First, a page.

2.) Plot-The premise of the show revolves around Ned who possesses an usual gift of bringing people back from the dead with one touch but killing them as quickly as they came with a second touch. In this writers mind, that aspect of the show is highly original and although a tad morose, the shows writers treat this “gift” in a humorous and respectful manner. While the pilot, aptly named Pie-lette introduced Ned and his gift, the writers did a great job of not revealing everything in the first 20 minutes. As the show progresses, you learn the upsides and downsides of such a gift and Ned’s constant struggle to function on the same plane with the rest of the universe while he retains this unearthly skill. The storylines are often a bit absurd but it works for this fairy tale-eque story. No one expects CSI and the show has no intention of conveying that message. The formulaic nature of the show, it usually opens with a narration about young Ned’s life as a boy and how it foreshadows something later on to a bizarre murder case to the solving of the murder to opening more questions about the past, is reminiscent of another phenomenal show known as the Pretender where the formula always included three distinct parts that gave viewers a certain comfort level and familiarity. With so many shows like Lost and Heroes and their complex storylines, a simple question/answer plot is a welcome change. Spoiler alert: Although for fans of the complex storyline, Pushing Daisies addresses that too for in the final episode before the writers strike, we discover that Chuck’s Aunt Lily may actually be her mother.

3.) Artistic design-This is some of the finest work I’ve seen in television in terms of artistic design and set design. From the Pie-hole diner with its pie crust awning to the windmill farm country, the bright colors literally jump off the screen. I often feel as though I’m watching a Roald Dahl book come to life before my very eyes. The design is somewhat similar to that of Tim Burton’s Big Fish or even Amelie. The almost cartoonish architecture and coloring help create this feeling of magic that gives the show its quirky, endearing charm.

4.) A competent narrator-The narration of the show reminds me a lot of Arrested Development. Instead of a lame 1st person voice over, think Grey’s Anatomy, the narrator of Pushing Daisies adopts a omniscient, 3rd person point of view. It plays right into that fairy tale theme and the accent doesn’t hurt either.

5.) Writing-I love the rapid fire pace of the dialogue. Instead of annoying word vomit a la Lorelai Gilmore, the fast, sharp witty dialogue reminds me of Carey Grant/Rosalind Russell in His Girl Friday. And even though the show borderlines on romantic comedy fodder, you never feel like the characters are forcing their expressions of a love that can never be expressed physically. Which brings me to another point, given their unusual situation (ie. Chuck and Ned can never touch) it allows the writers to be creative and challenges them to make Chuck and Ned’s relationship more than just sex. Because they can’t ever have it. Together, that is. The show moves pretty effortlessly from film noir to dark to comedy to dramatic to sad to heartwarming and back again and that is due to the smooth transitional writing.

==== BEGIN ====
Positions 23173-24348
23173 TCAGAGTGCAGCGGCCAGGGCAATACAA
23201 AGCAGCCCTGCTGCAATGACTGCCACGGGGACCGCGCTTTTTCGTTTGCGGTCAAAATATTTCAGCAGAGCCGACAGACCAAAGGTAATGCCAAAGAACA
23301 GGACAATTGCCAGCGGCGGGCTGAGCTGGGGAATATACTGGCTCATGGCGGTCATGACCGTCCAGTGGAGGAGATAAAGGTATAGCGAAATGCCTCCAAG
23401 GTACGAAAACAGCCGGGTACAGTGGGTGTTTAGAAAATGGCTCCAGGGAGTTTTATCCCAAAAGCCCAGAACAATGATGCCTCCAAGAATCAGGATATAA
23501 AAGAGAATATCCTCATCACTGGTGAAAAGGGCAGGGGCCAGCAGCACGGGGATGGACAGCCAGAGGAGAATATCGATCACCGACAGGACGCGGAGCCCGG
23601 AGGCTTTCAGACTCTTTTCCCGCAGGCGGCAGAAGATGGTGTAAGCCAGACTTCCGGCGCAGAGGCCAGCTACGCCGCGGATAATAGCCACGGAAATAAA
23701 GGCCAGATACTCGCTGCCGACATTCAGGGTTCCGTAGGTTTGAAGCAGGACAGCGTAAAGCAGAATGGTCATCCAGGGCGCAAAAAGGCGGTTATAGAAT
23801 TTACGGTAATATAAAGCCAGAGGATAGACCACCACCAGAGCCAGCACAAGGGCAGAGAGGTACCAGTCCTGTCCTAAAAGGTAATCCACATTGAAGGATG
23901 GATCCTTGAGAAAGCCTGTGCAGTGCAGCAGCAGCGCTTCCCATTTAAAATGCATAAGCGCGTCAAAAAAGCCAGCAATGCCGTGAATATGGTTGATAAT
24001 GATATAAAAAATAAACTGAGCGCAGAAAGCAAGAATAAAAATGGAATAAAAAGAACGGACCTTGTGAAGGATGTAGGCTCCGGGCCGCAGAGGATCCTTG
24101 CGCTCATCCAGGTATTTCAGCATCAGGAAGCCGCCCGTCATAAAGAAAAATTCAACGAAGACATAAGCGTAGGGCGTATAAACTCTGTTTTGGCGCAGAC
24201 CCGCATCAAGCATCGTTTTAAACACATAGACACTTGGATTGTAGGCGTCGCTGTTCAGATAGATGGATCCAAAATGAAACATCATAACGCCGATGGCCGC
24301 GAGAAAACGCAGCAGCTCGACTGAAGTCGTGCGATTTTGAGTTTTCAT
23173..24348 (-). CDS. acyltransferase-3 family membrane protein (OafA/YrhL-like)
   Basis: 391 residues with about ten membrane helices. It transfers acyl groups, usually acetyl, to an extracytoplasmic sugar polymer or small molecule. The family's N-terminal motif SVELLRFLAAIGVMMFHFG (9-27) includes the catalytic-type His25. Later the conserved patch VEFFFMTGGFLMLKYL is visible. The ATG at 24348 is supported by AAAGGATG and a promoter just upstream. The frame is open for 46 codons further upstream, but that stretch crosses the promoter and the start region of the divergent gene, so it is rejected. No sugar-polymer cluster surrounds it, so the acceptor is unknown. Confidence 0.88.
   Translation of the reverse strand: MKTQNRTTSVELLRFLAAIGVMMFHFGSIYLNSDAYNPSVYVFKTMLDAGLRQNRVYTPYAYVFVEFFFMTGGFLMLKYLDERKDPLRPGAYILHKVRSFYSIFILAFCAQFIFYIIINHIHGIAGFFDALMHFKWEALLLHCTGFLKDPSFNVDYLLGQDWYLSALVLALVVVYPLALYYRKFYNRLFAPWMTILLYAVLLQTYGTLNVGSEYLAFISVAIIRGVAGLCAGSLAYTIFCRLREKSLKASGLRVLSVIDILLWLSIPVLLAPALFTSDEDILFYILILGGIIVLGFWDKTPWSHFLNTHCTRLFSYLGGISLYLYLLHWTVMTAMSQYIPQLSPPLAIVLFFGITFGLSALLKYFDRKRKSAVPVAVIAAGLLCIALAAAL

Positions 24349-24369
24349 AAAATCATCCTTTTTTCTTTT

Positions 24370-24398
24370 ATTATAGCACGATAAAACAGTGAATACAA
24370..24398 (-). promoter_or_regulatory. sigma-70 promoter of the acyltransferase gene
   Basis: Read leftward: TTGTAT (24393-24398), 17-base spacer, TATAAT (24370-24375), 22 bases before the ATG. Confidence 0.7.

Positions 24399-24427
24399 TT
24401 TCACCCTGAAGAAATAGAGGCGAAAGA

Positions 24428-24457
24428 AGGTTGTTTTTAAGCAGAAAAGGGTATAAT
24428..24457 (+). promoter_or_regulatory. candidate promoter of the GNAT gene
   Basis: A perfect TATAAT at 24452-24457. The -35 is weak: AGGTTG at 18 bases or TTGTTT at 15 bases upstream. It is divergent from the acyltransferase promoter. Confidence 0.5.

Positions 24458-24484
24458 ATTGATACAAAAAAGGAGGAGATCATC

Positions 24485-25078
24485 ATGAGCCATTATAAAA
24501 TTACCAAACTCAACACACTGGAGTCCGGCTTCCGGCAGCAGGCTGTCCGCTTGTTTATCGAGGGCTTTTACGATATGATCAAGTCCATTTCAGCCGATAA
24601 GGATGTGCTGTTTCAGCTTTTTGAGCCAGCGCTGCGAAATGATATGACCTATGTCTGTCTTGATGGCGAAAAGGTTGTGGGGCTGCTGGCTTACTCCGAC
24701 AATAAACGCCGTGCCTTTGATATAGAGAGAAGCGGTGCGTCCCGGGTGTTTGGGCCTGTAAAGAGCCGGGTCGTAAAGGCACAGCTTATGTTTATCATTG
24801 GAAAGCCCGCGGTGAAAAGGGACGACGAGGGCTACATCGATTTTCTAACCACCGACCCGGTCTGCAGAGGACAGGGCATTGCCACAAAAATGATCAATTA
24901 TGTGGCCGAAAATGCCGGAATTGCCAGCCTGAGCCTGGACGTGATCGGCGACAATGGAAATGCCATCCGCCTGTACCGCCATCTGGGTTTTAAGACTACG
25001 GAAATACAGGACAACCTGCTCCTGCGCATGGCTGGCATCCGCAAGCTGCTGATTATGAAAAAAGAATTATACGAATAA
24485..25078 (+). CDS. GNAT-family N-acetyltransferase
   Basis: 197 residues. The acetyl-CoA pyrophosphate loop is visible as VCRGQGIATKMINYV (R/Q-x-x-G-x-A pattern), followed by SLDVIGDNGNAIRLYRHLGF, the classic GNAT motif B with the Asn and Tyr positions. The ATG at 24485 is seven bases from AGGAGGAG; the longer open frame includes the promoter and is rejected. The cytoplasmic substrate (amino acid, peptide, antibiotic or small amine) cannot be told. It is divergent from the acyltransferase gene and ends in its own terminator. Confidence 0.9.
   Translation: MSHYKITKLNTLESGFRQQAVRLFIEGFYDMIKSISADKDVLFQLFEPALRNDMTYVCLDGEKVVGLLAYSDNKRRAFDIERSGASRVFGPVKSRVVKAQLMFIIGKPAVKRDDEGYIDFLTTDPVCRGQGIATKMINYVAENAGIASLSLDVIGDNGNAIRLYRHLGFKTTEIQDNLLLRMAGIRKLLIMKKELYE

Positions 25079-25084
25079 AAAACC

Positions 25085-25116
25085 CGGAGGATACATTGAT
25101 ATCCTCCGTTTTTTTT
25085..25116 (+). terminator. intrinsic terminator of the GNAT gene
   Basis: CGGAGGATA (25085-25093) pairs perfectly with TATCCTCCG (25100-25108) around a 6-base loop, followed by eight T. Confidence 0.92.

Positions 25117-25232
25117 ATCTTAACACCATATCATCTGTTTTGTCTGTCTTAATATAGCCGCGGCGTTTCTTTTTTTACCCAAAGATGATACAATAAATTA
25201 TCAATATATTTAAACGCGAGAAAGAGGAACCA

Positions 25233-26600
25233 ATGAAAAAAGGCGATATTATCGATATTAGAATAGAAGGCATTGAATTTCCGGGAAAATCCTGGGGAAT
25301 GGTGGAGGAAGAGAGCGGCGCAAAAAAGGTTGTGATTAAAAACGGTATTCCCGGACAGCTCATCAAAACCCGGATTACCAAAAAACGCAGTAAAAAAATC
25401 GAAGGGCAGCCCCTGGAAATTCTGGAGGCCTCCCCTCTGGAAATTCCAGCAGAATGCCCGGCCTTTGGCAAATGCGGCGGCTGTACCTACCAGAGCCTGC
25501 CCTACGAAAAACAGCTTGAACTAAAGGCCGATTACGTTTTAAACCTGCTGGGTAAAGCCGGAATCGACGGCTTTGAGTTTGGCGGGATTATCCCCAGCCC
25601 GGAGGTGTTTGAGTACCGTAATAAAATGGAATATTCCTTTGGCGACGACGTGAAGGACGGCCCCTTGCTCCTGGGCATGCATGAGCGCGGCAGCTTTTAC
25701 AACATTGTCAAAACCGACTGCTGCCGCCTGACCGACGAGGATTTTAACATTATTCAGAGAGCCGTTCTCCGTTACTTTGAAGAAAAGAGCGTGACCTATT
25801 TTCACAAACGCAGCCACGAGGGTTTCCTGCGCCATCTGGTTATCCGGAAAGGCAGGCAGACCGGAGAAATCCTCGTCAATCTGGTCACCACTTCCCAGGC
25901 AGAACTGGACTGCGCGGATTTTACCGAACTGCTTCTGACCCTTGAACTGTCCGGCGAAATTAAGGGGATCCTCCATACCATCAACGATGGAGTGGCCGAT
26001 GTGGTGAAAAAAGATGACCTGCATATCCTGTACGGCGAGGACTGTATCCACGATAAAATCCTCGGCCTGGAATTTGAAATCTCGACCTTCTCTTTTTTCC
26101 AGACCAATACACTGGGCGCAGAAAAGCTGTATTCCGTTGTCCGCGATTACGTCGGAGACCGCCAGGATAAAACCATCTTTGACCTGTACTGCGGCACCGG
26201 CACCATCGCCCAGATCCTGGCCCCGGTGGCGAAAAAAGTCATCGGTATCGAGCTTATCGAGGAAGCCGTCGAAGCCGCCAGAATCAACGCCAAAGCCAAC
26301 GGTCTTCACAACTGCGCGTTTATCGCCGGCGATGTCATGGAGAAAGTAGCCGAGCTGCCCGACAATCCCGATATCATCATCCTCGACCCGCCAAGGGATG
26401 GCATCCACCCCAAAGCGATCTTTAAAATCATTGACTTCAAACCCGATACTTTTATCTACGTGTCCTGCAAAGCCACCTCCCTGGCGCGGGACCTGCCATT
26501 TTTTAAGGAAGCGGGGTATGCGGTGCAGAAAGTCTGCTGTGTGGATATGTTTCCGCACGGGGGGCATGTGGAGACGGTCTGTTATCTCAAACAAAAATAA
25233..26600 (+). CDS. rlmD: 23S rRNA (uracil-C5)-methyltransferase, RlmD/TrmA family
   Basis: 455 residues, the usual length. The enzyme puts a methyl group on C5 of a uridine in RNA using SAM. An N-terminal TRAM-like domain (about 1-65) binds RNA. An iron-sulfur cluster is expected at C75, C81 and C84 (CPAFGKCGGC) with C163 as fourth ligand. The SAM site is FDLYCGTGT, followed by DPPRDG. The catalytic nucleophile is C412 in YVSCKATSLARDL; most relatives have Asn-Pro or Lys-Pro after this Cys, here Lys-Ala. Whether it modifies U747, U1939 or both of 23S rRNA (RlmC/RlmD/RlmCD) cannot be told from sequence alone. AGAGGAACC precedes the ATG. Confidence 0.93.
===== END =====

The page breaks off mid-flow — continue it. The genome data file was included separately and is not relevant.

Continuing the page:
6.) Wardrobe-This is a minor detail, kinda like powdered sugar on a top of a pie. But Chuck’s dresses are always gorgeous and remind me of the 50s or rather 50s with 90s colors. And you have to love Olive’s green diner outfit although I sometimes question whether Kristen Chenoweth has a cleavage clause in her contract because literally every episode, I’m afraid one is just going to pop out Janet Jackson style.

7.) Guest stars-again, a minor detail, maybe some whipped cream to top it all off. Instead of going with high power celebs (Brad Pitt, Bruce Willis on Friends), Pushing Daisies employed over the last season Molly Shannon, Mike White, Joel McHale (I love Talk Soup) and Paul Reubens. Fairly under the radar stars, but hilarious nonetheless and give the show its added boost of quirky.

I’d like to think of watching Pushing Daisies akin to devouring an entire French Silk or Lemon Meringue pie. The appearance is attractive, the ingredients are tasty and when you are done, you are left with wanting more.

A few other things to make watching better:

-Ned wears Chuck Taylors almost religiously. Chucks. Think about that. The name of his childhood crush and it also happens to be the same name as another favorite show of mine featuring the effable Chuck Bartowski.

-Aunt Lily’s eyepatch. Since Tim Burton has said to be a slight inspiration to creator Brian Fuller, I found it awesome that Aunt Lily sports an eyepatch, which is identical to the witch (Helen Bonham Carter) in Burton’s Big Fish movie who also wore an eyepatch.

-Kristen Chenoweth and Ellen Greene are both Broadway stars. That’s a cool factor plus 10.


Asiankp said...

Ha. reading my own writing on someone else's blog is weird on many levels.
i hope you enjoy it the second time around...I must say you have never steered me wrong so I hope I can do the same for you.

The TV Girl said...

I love, love, love this review! And I love having you write for me.